On the Netflix original series “Tidying Up,” Marie Iida is Marie Kondo’s interpreter.
Iida said an important part of her job on the unscripted series involved blending in and translating Kondo’s tone and facial expressions.
She noted that she thinks the tidying process usually takes much longer to complete than the show suggests.
The Netflix show “Tidying Up” has transformed the idea of cleaning one’s house from drudgery to an exercise in mindfulness. The series follows Japanese organizational guru Marie Kondo as she helps families across America cope with clutter and let go of things that don’t “spark joy.”
Even though the show was filmed and aired in the US, Kondo communicates primarily in Japanese. This means that English-speaking viewers of the show rely on the skill of a live interpreter to better understand Kondo.
INSIDER spoke with Marie Iida, Marie Kondo’s interpreter on “Tidying Up,” to learn what it was really like filming the hit show.
Marie Iida has been interpreting for Marie Kondo on a freelance basis for about three years
Marie Iida was born and raised in Tokyo, Japan and she first moved to the United States at the age of 6. She began interpreting (i.e. translating spoken sentences from one language to another) after graduating from New York University in 2006.
Iida has since worked with legendary Japanese filmmakers, architects, and artists and has interpreted for esteemed organisations like the Japan Society, MoMA, Cannes Film Festival, and New York Asian Festival.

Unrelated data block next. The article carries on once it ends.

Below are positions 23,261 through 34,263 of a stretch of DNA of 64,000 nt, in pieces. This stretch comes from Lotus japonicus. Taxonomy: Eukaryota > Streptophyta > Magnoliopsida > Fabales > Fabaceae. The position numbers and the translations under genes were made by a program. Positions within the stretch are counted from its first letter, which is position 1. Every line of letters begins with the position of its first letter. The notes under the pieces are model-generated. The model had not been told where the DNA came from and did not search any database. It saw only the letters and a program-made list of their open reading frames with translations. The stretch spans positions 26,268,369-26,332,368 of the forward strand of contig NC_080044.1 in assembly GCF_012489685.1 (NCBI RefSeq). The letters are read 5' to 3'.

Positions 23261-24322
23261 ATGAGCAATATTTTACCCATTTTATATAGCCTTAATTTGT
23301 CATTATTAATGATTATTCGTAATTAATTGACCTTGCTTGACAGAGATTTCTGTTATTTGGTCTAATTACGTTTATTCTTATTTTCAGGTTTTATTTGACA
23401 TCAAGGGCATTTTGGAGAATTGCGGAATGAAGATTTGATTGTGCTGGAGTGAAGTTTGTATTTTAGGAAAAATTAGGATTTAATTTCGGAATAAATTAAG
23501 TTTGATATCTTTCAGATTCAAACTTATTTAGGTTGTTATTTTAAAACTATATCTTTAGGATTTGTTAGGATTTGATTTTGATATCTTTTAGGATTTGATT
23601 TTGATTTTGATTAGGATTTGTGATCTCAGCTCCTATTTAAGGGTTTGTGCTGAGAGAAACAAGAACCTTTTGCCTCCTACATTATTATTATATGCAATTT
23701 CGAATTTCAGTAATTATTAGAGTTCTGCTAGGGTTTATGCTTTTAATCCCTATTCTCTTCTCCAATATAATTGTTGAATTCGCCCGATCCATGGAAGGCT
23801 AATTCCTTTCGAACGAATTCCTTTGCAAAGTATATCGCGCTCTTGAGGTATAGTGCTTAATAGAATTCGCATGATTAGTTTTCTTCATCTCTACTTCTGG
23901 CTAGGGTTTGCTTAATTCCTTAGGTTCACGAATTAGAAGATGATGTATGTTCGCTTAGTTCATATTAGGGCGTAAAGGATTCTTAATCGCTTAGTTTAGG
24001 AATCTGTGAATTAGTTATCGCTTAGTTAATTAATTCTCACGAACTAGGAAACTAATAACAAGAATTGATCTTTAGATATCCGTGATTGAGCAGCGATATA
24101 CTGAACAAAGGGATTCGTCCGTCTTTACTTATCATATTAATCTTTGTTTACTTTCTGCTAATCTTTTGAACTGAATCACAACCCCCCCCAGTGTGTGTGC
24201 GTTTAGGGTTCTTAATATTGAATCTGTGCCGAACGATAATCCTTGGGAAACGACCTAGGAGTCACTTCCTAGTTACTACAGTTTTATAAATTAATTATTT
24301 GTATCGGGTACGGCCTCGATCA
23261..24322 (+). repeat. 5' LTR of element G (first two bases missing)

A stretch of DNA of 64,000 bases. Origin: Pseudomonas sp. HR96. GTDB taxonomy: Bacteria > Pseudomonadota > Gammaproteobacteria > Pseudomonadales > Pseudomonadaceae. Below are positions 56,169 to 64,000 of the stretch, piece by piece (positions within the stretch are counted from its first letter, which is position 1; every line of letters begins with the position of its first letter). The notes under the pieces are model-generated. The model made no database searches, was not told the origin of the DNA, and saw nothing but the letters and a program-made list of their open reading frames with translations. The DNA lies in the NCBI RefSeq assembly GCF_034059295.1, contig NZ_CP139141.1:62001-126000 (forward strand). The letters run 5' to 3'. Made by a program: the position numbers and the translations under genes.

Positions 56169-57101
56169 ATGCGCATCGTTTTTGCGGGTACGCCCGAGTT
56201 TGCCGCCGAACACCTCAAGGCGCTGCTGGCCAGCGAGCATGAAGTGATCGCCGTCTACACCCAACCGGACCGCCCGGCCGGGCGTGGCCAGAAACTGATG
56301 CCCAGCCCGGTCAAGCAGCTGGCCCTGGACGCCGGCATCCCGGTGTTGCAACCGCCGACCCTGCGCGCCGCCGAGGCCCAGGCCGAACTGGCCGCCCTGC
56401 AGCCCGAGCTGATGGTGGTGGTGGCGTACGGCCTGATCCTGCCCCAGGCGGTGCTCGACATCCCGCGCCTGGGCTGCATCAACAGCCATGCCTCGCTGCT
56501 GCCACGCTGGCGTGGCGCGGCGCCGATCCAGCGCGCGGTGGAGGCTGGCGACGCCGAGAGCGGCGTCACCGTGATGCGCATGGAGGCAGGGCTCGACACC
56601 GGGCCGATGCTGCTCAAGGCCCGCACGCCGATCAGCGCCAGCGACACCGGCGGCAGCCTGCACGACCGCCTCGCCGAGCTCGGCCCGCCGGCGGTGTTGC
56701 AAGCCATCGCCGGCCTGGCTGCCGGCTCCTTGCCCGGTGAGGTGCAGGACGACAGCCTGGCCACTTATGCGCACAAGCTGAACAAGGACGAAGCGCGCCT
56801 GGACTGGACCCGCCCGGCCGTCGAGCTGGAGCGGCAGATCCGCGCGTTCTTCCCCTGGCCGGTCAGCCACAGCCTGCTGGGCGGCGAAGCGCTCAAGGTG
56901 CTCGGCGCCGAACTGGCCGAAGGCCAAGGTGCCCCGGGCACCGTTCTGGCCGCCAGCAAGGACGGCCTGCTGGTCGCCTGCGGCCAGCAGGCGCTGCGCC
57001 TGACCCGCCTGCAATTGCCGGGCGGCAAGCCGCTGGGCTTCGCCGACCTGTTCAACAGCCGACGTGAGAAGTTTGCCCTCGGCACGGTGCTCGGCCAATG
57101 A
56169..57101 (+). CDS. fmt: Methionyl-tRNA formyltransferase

Iida remarked that interpreting for decluttering master Marie Kondo on “Tidying Up” was a thrilling experience.
“It was an adventure, a completely new challenge. I like to think we were emboldened by each other’s presence – I certainly was. Every day, no matter how gruelling the shoot, I was always proud to see a fellow Japanese woman at the helm of her own Netflix show and I wanted to live up to the opportunity we were given,” she told INSIDER.
Iida said this was her first experience working with an unscripted show
Unlike many reality shows, the interactions on “Tidying Up” feel natural and off-the-cuff. That’s because the show is completely unscripted, with Kondo and the families working together organically to tackle piles of clutter and learn more about each other.
“This was my first brush with an unscripted show and I was touched by how warm and friendly all the families were. The show would have never worked had it not been for their candor and willingness to challenge their own perspective and mindset,” Iida said.
Of course, the lack of a script means that Iida needed to go with the flow and be in the thick of the things. That sometimes meant pitching in with the work of tidying.
“I never expected that I would have to fold so many clothes in addition to interpreting!” she added.
She said of the most challenging parts of her style of interpreting is beating the clock
There are actually a few different types of interpretation. On “Tidying Up,” Iida practices what is known as “consecutive interpretation.” This means that she listens to a few moments of what the speaker says in one language before immediately translating it into the target language for the listener.
In simultaneous interpretation, the interpreter begins translating a sentence as it is being spoken by the other person, interpreting in real-time while also listening to and comprehending the next sentence.
“It’s always a race against time. As a consecutive interpreter, you are only given a few seconds to come up with the best words to convey the message – the pressure is much higher if you are a simultaneous interpreter,” she told INSIDER.
Iida had to interpret Kondo’s facial expressions and tone as well as her words
Although it’s obviously important to accurately translate a person’s words, Iida pointed out that it’s also important to make sure you’re conveying the right tone and mood. After all, it’s often the subtle nuances of inflection, expression, and humour that can change the feel of an entire conversation.